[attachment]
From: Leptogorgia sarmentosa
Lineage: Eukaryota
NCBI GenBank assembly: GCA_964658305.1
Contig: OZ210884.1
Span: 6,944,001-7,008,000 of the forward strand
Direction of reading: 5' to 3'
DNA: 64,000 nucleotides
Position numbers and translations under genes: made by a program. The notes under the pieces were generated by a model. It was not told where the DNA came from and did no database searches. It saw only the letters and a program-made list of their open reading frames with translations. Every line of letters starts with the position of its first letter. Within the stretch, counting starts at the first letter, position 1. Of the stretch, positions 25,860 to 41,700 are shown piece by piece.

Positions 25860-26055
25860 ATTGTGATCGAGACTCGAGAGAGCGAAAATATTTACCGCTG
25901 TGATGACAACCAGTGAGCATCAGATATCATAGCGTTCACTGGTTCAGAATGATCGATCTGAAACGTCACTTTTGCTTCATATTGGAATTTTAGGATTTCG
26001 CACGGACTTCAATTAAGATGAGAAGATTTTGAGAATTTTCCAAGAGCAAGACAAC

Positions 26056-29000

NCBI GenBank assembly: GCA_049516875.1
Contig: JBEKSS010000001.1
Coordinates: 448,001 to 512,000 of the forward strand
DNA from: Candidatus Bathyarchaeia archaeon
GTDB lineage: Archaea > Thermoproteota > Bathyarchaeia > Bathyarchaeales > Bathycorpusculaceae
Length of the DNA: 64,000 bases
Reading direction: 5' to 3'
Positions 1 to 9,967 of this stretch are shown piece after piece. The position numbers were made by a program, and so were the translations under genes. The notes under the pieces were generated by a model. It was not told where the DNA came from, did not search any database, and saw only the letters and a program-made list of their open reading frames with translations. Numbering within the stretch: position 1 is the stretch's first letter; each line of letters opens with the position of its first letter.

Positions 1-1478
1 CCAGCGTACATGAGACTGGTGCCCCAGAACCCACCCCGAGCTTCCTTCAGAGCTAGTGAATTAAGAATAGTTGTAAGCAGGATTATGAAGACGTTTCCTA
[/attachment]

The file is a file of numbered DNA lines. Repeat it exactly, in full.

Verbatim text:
From: Leptogorgia sarmentosa
Lineage: Eukaryota
NCBI GenBank assembly: GCA_964658305.1
Contig: OZ210884.1
Span: 6,944,001-7,008,000 of the forward strand
Direction of reading: 5' to 3'
DNA: 64,000 nucleotides
Position numbers and translations under genes: made by a program. The notes under the pieces were generated by a model. It was not told where the DNA came from and did no database searches. It saw only the letters and a program-made list of their open reading frames with translations. Every line of letters starts with the position of its first letter. Within the stretch, counting starts at the first letter, position 1. Of the stretch, positions 25,860 to 41,700 are shown piece by piece.

Positions 25860-26055
25860 ATTGTGATCGAGACTCGAGAGAGCGAAAATATTTACCGCTG
25901 TGATGACAACCAGTGAGCATCAGATATCATAGCGTTCACTGGTTCAGAATGATCGATCTGAAACGTCACTTTTGCTTCATATTGGAATTTTAGGATTTCG
26001 CACGGACTTCAATTAAGATGAGAAGATTTTGAGAATTTTCCAAGAGCAAGACAAC

Positions 26056-29000

NCBI GenBank assembly: GCA_049516875.1
Contig: JBEKSS010000001.1
Coordinates: 448,001 to 512,000 of the forward strand
DNA from: Candidatus Bathyarchaeia archaeon
GTDB lineage: Archaea > Thermoproteota > Bathyarchaeia > Bathyarchaeales > Bathycorpusculaceae
Length of the DNA: 64,000 bases
Reading direction: 5' to 3'
Positions 1 to 9,967 of this stretch are shown piece after piece. The position numbers were made by a program, and so were the translations under genes. The notes under the pieces were generated by a model. It was not told where the DNA came from, did not search any database, and saw only the letters and a program-made list of their open reading frames with translations. Numbering within the stretch: position 1 is the stretch's first letter; each line of letters opens with the position of its first letter.

Positions 1-1478
1 CCAGCGTACATGAGACTGGTGCCCCAGAACCCACCCCGAGCTTCCTTCAGAGCTAGTGAATTAAGAATAGTTGTAAGCAGGATTATGAAGACGTTTCCTA